According to a staff member in the Adobe Mountain housing unit Crossroads, the boy was found dead by the unit's morning staff with a plastic bag over his head and a blanket over that. The staff member and other Adobe Mountain personnel say the boy had been dead for quite some time, leading to questions about whether department policy requiring frequent welfare checks was followed.

The former roommate describes the deceased boy as overweight with "hair to his nose," lots of bumps and cuts on his arms, and a high-pitched voice. Staffers say the boy was moved to Crossroads, a unit for violent kids, from Triumph, the mental health unit, after he assaulted a teacher.

That could have led to his suicide, the former inmate says.

"I have a very strong reason why [he] had killed himself. Because he was moved to unit Crossroads. You can't put a kid who was in Triumph into an assault unit . . . There are kids who will bully you. They will beat you up," he says.

The former inmate, who was released from ADJC late last year, says it was clear that the boy was seriously mentally ill — something more aggressive kids tend to make fun of.

"You kind of look down upon Triumph because it's a mental health unit; you're like, these kids are retards."

The former inmate recalls that he first encountered the boy last July.

"When I first seen him, I seen him in the cafeteria," he says. "He would freak out and hit the floor and start screaming . . . The staff would restrain him, and he would say, 'Yeah, hurt me.' It was weird. I just thought he was kind of crazy."

Kids threaten suicide all the time, the former inmate says (he admits he did, too, so he could get a break from school), but he says he knew this kid meant it. The two were roommates for a week.

"Me and him used to talk; we would talk. He would tell me things about his mom and things when he was little. His dad lost his job, and then his mom didn't have a job, and his brother was the only one working. He would tell me, like, he couldn't deal with life."

The former inmate says cutting was common when he was at Adobe Mountain. Not at Durango, the county juvenile facility, where he'd been previously — there, you couldn't find anything to cut with. But kids at Adobe Mountain had easy access, he says, to staples and pieces of Plexiglas. The boy made bloody streaks on his arms with a paper clip, the former inmate says.

And one day, "I came back to my room — I was in the Boy Scouts in there; I had come back to the unit — my room was all trashed. Everything was thrown everywhere."

The boy was sitting with his head on his knees, crying. The former inmate called for staff, and the boy told them to "fuck off," and they took him to Separation, the solitary confinement unit.

After that, the boy was placed with a new roommate.

But the former inmate kept watching.

"There are a lot of blind spots in the units that the cameras don't catch," he says, so staff never saw the boy getting hit in the bathroom while he was trying to brush his teeth or getting "punked" for his snack.

"I could see how stressful he was already and how scared he was . . . All he wanted to do was get away from everything."

Anyone watching the Arizona Department of Juvenile Corrections knew it was only a matter of time before tragedy struck. Trouble is, no one's really watching.

The agency is under-funded and overwhelmed. Its own officials estimate that as many as 30 percent of its inmates are seriously mentally ill, and last year, New Times wrote extensively about suicidal behavior among the teenage population.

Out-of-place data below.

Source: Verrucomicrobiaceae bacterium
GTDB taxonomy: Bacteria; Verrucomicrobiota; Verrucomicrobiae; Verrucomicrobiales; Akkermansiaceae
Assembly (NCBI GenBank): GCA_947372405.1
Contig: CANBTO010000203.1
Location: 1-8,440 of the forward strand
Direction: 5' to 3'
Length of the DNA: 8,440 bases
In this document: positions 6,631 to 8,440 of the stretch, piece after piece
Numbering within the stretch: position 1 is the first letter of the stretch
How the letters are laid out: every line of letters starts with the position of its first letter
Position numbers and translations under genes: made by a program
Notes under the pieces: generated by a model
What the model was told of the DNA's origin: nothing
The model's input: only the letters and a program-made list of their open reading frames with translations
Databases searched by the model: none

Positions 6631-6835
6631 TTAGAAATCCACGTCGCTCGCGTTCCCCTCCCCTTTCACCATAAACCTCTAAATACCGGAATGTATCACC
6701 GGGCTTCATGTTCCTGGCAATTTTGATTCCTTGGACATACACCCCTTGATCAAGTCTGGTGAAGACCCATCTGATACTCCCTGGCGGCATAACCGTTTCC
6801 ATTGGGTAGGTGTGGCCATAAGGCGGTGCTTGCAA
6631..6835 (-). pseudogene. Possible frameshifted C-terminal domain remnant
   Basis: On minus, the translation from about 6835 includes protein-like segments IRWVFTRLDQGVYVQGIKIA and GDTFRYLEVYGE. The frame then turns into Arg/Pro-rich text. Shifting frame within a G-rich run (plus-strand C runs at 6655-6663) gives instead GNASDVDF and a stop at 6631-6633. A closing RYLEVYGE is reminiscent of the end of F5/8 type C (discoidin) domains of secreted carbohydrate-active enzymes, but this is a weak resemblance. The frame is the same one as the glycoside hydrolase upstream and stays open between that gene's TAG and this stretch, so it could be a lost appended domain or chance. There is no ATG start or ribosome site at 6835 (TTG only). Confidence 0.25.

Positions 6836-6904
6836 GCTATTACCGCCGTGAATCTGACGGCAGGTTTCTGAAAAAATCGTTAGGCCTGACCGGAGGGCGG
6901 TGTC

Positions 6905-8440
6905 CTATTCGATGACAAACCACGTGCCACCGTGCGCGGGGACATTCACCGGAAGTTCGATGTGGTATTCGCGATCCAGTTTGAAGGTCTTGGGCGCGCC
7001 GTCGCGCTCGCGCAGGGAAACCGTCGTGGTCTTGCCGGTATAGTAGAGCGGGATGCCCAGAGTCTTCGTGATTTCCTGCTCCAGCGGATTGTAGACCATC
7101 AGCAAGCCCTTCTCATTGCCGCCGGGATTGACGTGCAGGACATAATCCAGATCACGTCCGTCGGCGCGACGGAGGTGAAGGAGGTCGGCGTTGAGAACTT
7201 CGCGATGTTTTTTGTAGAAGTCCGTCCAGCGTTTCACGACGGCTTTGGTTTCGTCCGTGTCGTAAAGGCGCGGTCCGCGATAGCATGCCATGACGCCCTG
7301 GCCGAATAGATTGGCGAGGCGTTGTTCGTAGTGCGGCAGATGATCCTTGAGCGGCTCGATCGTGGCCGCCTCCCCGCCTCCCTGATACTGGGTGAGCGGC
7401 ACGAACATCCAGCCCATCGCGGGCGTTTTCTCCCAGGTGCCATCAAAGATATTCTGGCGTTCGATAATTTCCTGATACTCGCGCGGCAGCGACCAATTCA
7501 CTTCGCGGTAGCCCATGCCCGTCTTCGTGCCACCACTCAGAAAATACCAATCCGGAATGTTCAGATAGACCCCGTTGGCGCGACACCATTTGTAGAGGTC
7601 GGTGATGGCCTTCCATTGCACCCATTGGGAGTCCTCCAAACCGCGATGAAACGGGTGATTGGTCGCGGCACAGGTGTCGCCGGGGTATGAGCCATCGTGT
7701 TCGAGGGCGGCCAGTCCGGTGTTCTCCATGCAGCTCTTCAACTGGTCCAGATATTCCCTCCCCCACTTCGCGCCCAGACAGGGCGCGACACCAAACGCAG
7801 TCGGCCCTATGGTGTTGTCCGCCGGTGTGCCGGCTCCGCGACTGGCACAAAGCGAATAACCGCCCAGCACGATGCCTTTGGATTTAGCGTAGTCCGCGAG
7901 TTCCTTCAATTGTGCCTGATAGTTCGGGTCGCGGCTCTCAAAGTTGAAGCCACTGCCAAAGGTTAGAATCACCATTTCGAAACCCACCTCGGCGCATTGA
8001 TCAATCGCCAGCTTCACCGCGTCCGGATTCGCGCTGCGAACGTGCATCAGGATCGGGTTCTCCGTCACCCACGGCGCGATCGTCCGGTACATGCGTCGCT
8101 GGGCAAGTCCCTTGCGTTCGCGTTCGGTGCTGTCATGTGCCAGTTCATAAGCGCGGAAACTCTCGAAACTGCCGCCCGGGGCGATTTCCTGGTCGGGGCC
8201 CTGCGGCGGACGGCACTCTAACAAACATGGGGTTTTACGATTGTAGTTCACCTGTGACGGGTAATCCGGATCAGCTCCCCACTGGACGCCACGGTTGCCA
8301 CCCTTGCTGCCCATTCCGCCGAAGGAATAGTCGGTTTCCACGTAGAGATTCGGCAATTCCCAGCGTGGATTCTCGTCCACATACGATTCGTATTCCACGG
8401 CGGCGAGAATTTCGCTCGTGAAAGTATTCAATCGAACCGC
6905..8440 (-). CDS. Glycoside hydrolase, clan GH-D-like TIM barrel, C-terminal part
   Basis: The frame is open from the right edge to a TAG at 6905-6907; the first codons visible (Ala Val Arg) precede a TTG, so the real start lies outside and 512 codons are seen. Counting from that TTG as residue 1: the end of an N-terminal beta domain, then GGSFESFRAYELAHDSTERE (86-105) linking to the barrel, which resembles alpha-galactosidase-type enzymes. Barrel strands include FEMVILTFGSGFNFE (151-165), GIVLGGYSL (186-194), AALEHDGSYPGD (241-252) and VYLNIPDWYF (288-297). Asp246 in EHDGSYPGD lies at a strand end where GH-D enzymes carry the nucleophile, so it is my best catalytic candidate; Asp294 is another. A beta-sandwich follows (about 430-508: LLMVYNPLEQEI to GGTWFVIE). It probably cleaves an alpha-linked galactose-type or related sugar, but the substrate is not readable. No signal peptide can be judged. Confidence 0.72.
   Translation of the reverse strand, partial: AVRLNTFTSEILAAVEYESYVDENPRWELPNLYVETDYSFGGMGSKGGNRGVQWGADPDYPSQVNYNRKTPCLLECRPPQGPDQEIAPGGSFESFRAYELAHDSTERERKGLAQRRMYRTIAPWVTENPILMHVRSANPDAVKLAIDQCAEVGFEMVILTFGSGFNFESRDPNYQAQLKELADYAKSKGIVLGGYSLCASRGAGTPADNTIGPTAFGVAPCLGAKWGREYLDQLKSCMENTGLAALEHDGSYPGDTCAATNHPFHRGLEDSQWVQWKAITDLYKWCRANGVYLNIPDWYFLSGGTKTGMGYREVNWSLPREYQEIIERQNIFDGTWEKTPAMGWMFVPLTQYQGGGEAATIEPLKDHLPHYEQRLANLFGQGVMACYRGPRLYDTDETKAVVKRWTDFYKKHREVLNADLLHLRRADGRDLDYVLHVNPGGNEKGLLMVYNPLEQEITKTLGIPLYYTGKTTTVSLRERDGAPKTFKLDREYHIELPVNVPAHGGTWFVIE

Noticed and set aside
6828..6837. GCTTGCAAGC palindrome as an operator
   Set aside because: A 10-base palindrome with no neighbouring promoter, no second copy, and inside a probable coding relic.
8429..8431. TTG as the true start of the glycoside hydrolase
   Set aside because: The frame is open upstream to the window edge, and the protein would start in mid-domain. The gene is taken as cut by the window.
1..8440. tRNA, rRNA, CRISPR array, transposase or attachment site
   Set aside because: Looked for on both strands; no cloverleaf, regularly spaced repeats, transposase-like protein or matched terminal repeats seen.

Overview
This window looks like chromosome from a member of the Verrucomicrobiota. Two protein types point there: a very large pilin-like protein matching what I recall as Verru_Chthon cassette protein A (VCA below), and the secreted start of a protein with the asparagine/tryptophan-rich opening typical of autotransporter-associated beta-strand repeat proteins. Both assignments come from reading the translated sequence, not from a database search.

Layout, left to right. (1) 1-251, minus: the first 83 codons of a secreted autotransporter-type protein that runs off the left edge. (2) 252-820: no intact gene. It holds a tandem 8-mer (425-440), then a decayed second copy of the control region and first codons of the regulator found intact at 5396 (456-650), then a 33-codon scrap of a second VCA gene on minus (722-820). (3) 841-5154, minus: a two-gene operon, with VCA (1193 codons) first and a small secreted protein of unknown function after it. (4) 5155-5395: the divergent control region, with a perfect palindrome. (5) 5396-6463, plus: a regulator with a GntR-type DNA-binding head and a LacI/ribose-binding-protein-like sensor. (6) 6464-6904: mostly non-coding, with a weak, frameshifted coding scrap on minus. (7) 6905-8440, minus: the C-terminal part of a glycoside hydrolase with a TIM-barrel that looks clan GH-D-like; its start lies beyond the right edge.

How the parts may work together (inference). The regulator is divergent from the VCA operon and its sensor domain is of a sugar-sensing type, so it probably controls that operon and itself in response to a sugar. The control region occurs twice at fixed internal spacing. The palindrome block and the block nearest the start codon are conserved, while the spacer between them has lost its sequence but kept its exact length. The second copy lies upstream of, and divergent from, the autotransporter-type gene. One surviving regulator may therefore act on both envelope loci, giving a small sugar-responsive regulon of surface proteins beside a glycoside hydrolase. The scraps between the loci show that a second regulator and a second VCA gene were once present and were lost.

This is not a new challenge. In the past three decades, ADJC has twice been under federal scrutiny for human rights abuses. Most recently, in 2003, the U.S. Department of Justice launched an investigation under CRIPA, the Civil Rights of Institutionalized Persons Act, after a New Times investigative series and a string of suicides drew attention to an agency few in the state even know exists.

Lately, ADJC has been in daily headlines, as Governor Jan Brewer and the state Legislature tried to move financial responsibility for these kids (most of whom are not violent — the most violent juvenile offenders wind up in adult court) to the counties. That didn't happen; the counties and state are still negotiating about what will take place next year.

One thing's for sure: Someone had better increase funding for mental health treatment for these kids.

The federal government washed its hands of Arizona years ago, wrapping up its investigation and subsequent oversight. In early 2009, the Arizona Republic reported on the findings of a state audit, which found that there had been no successful suicide attempts at an ADJC facility since 2003.

But no one bothered to report how close some of the calls were. That was the subject of New Times' December story.

The May 25 death is under joint investigation by the Department of Public Safety, the Maricopa County Attorney's Office, and the Department of Juvenile Corrections, ADJC spokeswoman Laura Dillingham told New Times on May 26.

Dillingham refused to respond to questions regarding whether the incident was possibly a suicide. She said department policy calls for welfare checks every 15 minutes through the night and said the checks were, in fact, completed in this situation. She said the children's faces cannot be kept covered, raising questions about whether the checks were done correctly.

Several days before the boy's death, a youth corrections officer at Adobe Mountain School took his own life. Staff report that the agency tried to keep the news "hush, hush" and did not offer counseling to the kids, who ultimately heard through the grapevine what had happened. It's unknown whether the officer's death had anything to do with the boy's death.